Another tip is to realize that business is a trading game. To be included as a player, you need to start trading information, expertise and influence. Men’s relationships are based upon this sort of casual exchange, so they are often more comfortable reaching out to ask for what they want and offering something in exchange. If you just put your head down and work hard, you’re missing out on a key part of what makes leaders successful.
Use your network to cultivate mentors who may one day be your sponsor. Make sure you stay in touch with the folks who have helped you, and share what you are learning. This way your success starts to feel like their success too. The latest research on barriers to women’s advancement focuses on lack of sponsorship. Keep your eye on the prize, steadily cultivating allies who will be there supporting you for career building assignments or that next promotion.
Womenetics: How have organizations changed since you started training more than 25 years ago?
Moynahan: Organizations are increasingly chaotic and disconnected. As companies keep reorganizing, people are being charged with more and more people underneath them. You have to be really well networked across an organization to survive. If you’re not making yourself visible, you could lose your job. And just in case that does happen, it’s just as important to be well networked outside the company as well.
When companies start downsizing and reorganizing, women tend to put their heads down and work even harder to care for their teams and meet performance goals. They’ll say they’re too busy to think about what’s next. Meanwhile their male colleagues are putting out feelers, keeping their resumes up to date and asking for that next assignment.
The leaders we need today combine the best of both genders. They are people who care for their teams and keep them engaged and cultivate influence and exposure. That’s a tall order.
Womenetics: Can you tell me about some of the specialized programs you offer women leaders?
Moynahan: We have a glass ceiling initiative called The Rutgers Executive Leadership Program for Women that offers intensive development to selected women nominated from companies across the Fortune 500. The program is limited to only 24 participants and includes workshops at the Rutgers Institute for Women’s Leadership, peer mentoring circles and individualized sessions with an executive coach. We guide candidates in defining their essential contribution, communicating it with influence and presence, expanding networks, cultivating strategic alliances and asking for what they want. After 13 years this program has had a significant impact. Our last survey indicated that a third of our candidates have gone on to greatly expanded roles despite cutbacks.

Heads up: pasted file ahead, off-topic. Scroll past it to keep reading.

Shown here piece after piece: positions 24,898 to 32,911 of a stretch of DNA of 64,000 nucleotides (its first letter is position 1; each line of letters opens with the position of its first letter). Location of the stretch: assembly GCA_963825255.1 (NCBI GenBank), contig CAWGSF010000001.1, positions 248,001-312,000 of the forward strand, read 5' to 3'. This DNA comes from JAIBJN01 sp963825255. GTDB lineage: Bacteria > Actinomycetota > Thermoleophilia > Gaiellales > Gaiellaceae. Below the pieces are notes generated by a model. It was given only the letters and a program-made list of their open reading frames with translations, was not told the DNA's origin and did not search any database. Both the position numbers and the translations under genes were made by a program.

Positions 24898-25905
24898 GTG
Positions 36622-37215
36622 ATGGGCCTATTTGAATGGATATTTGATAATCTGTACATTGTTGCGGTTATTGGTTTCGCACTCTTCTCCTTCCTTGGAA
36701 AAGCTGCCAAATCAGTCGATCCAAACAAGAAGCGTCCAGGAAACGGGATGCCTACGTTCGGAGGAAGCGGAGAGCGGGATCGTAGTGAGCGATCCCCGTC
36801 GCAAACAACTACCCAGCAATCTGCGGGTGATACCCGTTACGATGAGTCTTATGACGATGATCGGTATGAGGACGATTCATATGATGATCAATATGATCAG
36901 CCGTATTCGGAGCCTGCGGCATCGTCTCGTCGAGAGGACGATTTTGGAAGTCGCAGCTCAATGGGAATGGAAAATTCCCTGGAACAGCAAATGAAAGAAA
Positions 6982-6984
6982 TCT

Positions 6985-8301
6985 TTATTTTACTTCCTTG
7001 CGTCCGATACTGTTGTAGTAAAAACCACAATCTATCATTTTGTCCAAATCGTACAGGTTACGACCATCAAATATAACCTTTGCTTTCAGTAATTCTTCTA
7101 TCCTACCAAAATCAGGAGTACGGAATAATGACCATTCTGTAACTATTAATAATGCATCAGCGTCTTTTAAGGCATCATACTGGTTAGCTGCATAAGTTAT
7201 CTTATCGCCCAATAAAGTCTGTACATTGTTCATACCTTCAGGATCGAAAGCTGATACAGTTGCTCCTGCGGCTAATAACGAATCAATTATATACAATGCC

Another program we’re proud of is the peer-mentoring practice we call Success Circles®. Members of Success Circles learn a coaching methodology that allows them to hone their leadership skills while mentoring one another on pressing work concerns. When we launched 150 high potential women into Success Circles at a leading pharmaceutical company recently, 58 percent were promoted after six months. Success Circles are so effective that companies are adopting them for use with men as well as women. Participants say it improves strategic thinking, helps break down silos, increases idea generation and problem solving and helps folks feel more engaged and accountable.
Womenetics: What is one thing that makes your training unique?
Moynahan: We get our best results by putting candidates together and teaching them to encourage one another. Encouragement is defined in two ways. It literally means to put courage into someone, and it also means to bring something out in someone. So we teach people how to recognize each other’s strengths and make them brave. When you do this, you become a great leader of people. So our candidates become better leaders as they help each other succeed.
Womenetics: What makes the leadership training at The Next Level, Inc. cutting-edge?
Moynahan: We’re continuously evolving. Our team includes not only management consultants but professional actors, storytellers and improvisers. Actor training is a wonderful system for training leaders to engage others, project powerful presence and speak and move with greater impact and authority. When you act the part, you become the part.
Our newest innovation is using current findings from brain research to help leaders stay resourceful while managing ever-increasing demand and stress.
Womenetics: How can women use leadership skills in other areas of their lives, aside from work?
Moynahan: A lot of women leaders feel torn between the demands of home and work. As a result, they work even harder and neglect themselves. It’s important in all areas of life to recognize your limits and notice where you’re putting your attention. Are you at work feeling guilty that you are not with your kids? Or are you at home letting work invade your private life?
All leaders need to become more realistic about what they can do when. Notice where you are putting your attention, and stop beating yourself up for choices you are making. Successful women leaders succeed by staying flexible, staying organized and remembering to choose. Sometimes in order to say yes to kids, we have to say no to the cell phone. Doing it all is doing it all badly. There are times that I’d like to be there for my kids, times when I choose that I will not compromise. It all comes back to valuing yourself.
Corinne Garcia is a freelance writer and editor living with her husband and two young boys in Bozeman, Mont. She has also written for Women’s Adventure, Christian Science Monitor, Northwest Travel, Pregnancy, Fit Pregnancy and Fit Parent.